“Our members at Dana had a clear agenda in negotiations: protect jobs and retirees and correct the mismanagement that led the company into bankruptcy. We also insisted that from now on, Dana must respect workers’ right to organize,” said King. “Dana agreed to our conditions, and they have kept their commitments.”
“I can’t think of a better illustration of why we need the Employee Free Choice Act,” said Thurman, referring to federal legislation that would require all employers to recognize unions on the basis of a majority card check.
“It’s the same company, and the same workers who tried to organize for years without success. But with card check and neutrality , all of a sudden, it’s a different story,” Thurman added.
An active UAW organizing drive continues at Dana’s Danville, Ky., facility.
The UAW fights for social and economic justice for all,
Active and retired people united and standing tall.
We are the ripples that build a current
Which can sweep down a mighty wall.
We fight for the rights of everyone.
We stand together and get it done.
Our retirees paved the way
For the benefits that working people have today.
We fight to change things that are wrong,
And to keep the voice of working and retired
Retirees show solidarity by carrying signs,
In Labor Day parades and on the picket lines.
The battles weren’t easy but victory was sweet.
The UAW would not accept defeat.
Ford workers won a pension in 1949.
The time paid off on the picket line.
Chrysler workers walked for 104 days in the
And won a funded pension plan in 1950 we are told.
Autoworkers build cars so people can drive,
And negotiate for health care to keep families alive.
Auto companies want to take UAW gains,
After outsourcing jobs and creating strains.
Unions are vital to the American way.
The United Auto Workers is here to stay.
Unions are under attack by anti-union forces.
We continue the battle for human resources.
Join the action and help us win.
The UAW is America’s friend.
Our organizing focus is on public and private sector worksites, including sister locations of currently organized facilities and competitors to currently organized worksites. We just added 2,600 casino workers, for example, to the UAW’s existing 6,000 in Detroit and Atlantic City when workers at Foxwoods in Connecticut voted by 60 percent for the UAW.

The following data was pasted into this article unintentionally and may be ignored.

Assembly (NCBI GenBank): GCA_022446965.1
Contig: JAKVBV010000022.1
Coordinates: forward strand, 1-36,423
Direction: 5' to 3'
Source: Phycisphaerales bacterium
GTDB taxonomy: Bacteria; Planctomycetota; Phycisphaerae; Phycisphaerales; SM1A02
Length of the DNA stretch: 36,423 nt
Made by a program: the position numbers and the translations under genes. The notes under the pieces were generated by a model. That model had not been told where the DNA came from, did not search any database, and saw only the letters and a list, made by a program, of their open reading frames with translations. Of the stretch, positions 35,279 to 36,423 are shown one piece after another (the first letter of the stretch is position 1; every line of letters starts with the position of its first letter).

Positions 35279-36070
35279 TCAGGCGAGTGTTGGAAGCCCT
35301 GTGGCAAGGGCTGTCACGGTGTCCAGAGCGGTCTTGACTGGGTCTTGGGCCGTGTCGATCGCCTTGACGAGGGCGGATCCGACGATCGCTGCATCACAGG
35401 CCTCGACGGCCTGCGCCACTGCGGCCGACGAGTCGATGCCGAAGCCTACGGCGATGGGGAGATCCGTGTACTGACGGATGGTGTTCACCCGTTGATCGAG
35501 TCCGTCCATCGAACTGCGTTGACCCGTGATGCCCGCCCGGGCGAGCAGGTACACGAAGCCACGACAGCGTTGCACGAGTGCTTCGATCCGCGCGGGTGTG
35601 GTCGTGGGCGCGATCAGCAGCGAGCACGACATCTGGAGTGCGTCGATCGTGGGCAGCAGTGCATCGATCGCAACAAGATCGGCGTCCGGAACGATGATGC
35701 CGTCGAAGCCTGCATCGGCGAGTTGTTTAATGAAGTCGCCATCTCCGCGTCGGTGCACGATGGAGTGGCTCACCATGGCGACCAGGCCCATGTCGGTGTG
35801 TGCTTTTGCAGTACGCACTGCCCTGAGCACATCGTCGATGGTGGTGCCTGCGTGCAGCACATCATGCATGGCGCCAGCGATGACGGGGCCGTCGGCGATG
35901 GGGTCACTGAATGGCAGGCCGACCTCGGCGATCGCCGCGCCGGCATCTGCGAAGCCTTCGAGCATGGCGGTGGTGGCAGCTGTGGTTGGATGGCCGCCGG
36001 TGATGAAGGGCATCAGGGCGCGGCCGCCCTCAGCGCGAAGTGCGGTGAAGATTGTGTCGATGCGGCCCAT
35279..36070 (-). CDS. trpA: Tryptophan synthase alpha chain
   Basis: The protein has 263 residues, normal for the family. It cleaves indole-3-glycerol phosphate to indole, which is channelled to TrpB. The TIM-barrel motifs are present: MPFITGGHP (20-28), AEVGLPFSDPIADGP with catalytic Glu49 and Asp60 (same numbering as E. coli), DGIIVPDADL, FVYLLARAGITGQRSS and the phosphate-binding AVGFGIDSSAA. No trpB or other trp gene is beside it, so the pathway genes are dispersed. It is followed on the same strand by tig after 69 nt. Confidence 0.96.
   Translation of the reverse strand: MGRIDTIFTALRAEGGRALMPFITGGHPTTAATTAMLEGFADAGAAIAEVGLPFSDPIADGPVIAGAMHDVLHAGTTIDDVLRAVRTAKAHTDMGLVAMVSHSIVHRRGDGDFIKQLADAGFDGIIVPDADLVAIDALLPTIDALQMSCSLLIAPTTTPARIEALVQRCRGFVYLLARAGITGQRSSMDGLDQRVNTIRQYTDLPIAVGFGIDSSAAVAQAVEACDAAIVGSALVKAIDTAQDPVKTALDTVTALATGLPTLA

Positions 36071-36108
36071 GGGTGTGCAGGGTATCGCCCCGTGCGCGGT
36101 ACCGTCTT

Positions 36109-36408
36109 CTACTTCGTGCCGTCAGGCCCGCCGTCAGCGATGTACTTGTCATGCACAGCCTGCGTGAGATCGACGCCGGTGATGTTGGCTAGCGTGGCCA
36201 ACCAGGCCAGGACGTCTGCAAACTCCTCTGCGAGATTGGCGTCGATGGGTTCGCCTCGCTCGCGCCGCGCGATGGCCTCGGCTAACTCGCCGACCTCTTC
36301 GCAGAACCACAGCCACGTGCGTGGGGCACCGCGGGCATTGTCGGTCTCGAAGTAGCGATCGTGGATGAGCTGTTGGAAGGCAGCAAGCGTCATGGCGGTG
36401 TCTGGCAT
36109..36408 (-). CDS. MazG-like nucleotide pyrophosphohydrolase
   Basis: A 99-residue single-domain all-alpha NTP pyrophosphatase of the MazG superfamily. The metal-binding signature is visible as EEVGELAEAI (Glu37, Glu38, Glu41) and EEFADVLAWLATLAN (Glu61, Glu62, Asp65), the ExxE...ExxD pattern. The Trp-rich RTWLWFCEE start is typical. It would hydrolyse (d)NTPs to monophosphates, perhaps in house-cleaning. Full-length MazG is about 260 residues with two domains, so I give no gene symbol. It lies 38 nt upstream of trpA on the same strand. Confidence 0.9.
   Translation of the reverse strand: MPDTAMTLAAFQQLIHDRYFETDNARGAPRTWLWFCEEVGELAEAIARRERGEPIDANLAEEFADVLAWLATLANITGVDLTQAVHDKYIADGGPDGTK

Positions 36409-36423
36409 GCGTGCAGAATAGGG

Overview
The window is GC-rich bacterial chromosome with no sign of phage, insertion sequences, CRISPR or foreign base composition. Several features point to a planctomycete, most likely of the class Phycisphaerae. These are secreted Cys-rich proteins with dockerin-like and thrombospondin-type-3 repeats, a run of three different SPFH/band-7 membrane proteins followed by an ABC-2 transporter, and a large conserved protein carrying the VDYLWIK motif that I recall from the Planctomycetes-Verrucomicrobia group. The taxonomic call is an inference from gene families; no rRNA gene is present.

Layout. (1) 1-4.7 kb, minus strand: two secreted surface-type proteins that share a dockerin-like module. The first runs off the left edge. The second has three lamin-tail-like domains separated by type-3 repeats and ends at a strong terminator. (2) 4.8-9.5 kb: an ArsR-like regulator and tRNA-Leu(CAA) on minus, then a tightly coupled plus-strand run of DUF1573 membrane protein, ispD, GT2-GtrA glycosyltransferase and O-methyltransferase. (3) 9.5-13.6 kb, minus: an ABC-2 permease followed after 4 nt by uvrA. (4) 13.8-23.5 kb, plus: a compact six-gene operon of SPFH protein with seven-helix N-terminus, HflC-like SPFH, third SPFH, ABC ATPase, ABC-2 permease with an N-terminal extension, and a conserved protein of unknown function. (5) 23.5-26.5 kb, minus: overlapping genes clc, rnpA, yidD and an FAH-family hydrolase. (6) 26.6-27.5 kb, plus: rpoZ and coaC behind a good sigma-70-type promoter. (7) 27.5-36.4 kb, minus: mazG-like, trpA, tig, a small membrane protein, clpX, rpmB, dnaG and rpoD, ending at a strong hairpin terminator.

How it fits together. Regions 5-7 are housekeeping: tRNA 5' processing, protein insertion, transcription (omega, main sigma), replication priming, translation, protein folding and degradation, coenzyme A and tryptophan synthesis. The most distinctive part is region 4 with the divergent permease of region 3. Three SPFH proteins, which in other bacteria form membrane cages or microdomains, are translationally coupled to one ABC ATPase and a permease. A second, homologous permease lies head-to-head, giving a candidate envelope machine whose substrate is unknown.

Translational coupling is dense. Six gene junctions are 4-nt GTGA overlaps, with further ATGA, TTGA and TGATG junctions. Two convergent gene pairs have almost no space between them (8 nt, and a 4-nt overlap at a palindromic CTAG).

Organizing also involves strengthening our current membership in negotiating the best contracts possible. This is particularly true in Puerto Rico, where our government employees are struggling with a bankrupt Commonwealth.
Every Region 9A member is an organizer. Our servicing representatives help workers organize in the geographic areas of their assignments. We also train rank-and-file members to further develop our regional skill base.
Growing our membership makes our union more powerful, and that helps all of us. It means we carry more strength at the bargaining table and in the political arena.
It’s been exciting to see how 9A members from all different industries have risen to this challenge. Locals are organizing, identifying workers interested in organizing and sending members for organizing training.
Diversity is about a lot more than race. In Region 9A we are made up of older workers and new hires; Latino, African-American, Asian and white workers; immigrants and citizens; independent parts suppliers and dealership workers; LGBT and straight; nonreligious, Protestant, Buddhist, Catholic, Jewish and Islamic; machine operators and skilled trades, women and men. If we let our differences divide us, we will never be a united labor movement.
Celebrating our diversity is vital to our success. It’s not about being politically correct. Simply, we are not as powerful as we could be unless everyone is involved. Every member brings something unique to the labor movement.
Labor’s motto is, “An Injury to One is an Injury to All.” If we think “all” only means “people like me,” that hurts our chances for success.
If we conduct a bargaining survey and only ask day shift workers, we are missing part of the truth. If people talk about CAFE standards with only autoworkers, we are missing part of the truth. If we talk to members who speak one language but not another, we are missing part of the truth.
The challenges labor faces today are far too great not to be the best we can be. All our members deserve it.